Dating my husband was fun, especially when things started to get serious. We used to talk on the phone for hours, sharing our thoughts and our fears and our pasts with one another. We met early for breakfast and we gave each other loving glances over our coffee cups, soaking up each other’s good looks. We stayed up late watching movies in bed, cuddling close, even on 80 degree summer nights. We were always happy to see each other. Nothing beat those butterflies in my stomach and the excited feeling that accompanied the thought, This is the ONE.
When I hear people talk about marrying their best friend, I internally shake my head at their naivety. Do they really think it’ll stay that way? Dating and best friends are always fun. Marriage and spouses are not.
The thing about spouses, compared to best friends, is that they’re always there. My husband is not just there when I say, Yes, now’s a great time to get together! He’s there when I’m exhausted and need some peace and quiet. He’s there when I’m stressed and anxious and need an (hour/day/week) moment to myself. He’s there to witness each and every time I screw something up (and there to point it out, in case I didn’t notice). He’s there when I have unkempt hair and morning breath. He’s there, asking me to get him a glass of ice water when I just sat down on the couch. Once you get married, the butterflies in your stomach get replaced with a stomping elephant at your side.
After marriage, the constant togetherness melds with all of the crap that just needs to get done. It’s not all breakfasts out and movies in anymore. It’s figuring out how to deal with the woodchuck family that lives in your backyard, together. One of you wants to shoot it with a gun and the other wants to keep it as a pet. It’s installing cabinets in the bathroom, together. One of you loves to hammer and level and cut and the other cries tears of frustration after inserting ten screws because they’re so uncoordinated they can hardly rotate the screwdriver. It’s stocking the fridge and the pantry, together. One of you wants to buy loads of bacon and Fruit Loops and the other wants only organic lettuce and raw pumpkin seeds.
Dating is about getting what you want, but marriage is about getting what you both can deal with without either one of you completely losing your mind. Marriage means constantly teetering on the edge of madness due to the never-ending compromises that have to be made. It’s one of you not being able to sleep unless it’s dark and silent and the other not being able to sleep without the television on. ‘Til death do you part.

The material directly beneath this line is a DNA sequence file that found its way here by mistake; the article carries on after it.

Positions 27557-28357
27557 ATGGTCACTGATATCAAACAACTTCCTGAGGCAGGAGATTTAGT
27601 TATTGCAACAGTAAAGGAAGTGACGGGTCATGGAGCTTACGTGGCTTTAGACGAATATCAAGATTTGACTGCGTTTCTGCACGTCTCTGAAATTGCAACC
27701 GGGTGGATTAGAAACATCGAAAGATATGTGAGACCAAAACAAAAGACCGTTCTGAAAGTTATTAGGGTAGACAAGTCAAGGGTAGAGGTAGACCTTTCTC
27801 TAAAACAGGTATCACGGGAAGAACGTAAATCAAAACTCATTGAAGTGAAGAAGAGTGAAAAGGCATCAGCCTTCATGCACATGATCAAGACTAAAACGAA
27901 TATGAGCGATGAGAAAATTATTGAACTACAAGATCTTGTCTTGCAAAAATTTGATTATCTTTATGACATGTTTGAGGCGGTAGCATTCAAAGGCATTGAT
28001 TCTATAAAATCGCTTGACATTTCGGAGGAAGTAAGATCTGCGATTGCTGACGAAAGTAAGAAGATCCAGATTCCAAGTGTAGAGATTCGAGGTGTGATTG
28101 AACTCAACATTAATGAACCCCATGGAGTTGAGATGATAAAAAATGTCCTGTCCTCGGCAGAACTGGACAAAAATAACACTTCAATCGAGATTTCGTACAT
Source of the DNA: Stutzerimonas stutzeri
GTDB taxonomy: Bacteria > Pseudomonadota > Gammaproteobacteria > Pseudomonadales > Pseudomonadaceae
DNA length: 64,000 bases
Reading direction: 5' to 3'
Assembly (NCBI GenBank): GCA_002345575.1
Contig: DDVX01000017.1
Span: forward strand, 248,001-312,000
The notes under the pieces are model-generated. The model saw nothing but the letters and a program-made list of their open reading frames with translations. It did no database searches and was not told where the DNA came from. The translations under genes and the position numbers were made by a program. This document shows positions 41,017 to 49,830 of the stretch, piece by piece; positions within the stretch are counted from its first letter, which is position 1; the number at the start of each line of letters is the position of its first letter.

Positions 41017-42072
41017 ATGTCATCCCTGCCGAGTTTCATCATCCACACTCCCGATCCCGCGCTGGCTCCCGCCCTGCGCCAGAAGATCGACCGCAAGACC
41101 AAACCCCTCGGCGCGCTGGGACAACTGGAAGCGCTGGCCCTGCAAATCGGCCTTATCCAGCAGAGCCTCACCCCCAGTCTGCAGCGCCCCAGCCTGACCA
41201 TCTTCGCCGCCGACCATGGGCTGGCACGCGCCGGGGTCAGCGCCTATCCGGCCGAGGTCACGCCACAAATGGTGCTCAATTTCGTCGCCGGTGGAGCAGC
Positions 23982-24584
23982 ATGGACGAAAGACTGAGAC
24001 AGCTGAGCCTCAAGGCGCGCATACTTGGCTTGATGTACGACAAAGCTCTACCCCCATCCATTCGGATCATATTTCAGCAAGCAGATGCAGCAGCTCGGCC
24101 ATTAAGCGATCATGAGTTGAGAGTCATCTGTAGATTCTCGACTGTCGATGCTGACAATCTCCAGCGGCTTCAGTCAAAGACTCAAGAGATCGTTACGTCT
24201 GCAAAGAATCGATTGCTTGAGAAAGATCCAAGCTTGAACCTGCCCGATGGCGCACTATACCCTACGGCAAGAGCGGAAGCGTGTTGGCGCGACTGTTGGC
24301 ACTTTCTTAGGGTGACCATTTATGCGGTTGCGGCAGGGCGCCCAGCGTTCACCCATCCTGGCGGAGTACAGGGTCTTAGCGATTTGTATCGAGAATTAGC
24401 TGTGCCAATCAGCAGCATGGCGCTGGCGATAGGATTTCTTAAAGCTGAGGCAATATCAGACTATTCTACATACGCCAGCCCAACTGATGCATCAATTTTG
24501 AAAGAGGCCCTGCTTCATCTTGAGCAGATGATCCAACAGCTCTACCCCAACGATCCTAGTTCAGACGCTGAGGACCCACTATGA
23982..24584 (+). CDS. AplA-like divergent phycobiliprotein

For a lot of people, discovering that spouses and marriages are not always fun doesn’t go over very well. Once they realize marriage is far more work than play, they want out. They give up.
But, not us.
Over time, our hours-long conversations have whittled down to ones that last an average of three minutes, but that’s okay. It’s not that we aren’t interested in each other’s stories, it’s just that we already know them inside and out. At breakfast, we don’t always give each other lovey-eyes over our coffee cups anymore, but that’s okay. It’s not that we don’t still view each other as lovely, it’s just that we already have each other’s faces etched into our brains. Our activities together often involve boring house stuff instead of exquisite dates, but that’s okay. It’s not as exciting, but at least we don’t have to do all of that crap on our own.
I love my husband to pieces. So even though marriage isn’t always fun, even though marriage is work, and, let’s be honest, even though marriage is downright infuriating at times, it’s okay. That’s just how marriage is. And it’s fine, it’s better than fine, it’s grand, if you just know that going into it.
Marriage is not only full of annoying bits, it’s also filled with laughter and love, giving and gratitude, truth and trust. It’s made of, ‘Thank you for shaving my back’, and, ‘Do you want to have sex?’ ‘I smell.’ ‘I don’t care.’ ‘Okay, let’s do it’, and, ‘Oh my goodness, can you believe what so-and-so’s spouse is like? I’m so glad you’re not like that’ and ‘Honey, I need a hug.’ And most of the time we don’t even need to speak those words aloud, we know each other well enough to say them without speaking.
Not too long ago, a friend of mine snapped a photo of me and my husband when we weren’t paying attention. She looked at it and told me, “I think I just captured a picture that perfectly epitomizes your marriage.” In the photo, I’m giving my husband an annoyed look and he’s looking pissed off, his head turned away from mine. What makes the picture great is that even though our body language said, irritated spouse, it also said there was more to that story because both of us were smirking. Neither of us knew the other was smiling since we weren’t facing one another.
I laughed when I saw the picture because it really DID epitomize our marriage. The love and adoration we have for each other is always there, even if we don’t always let the other one see it.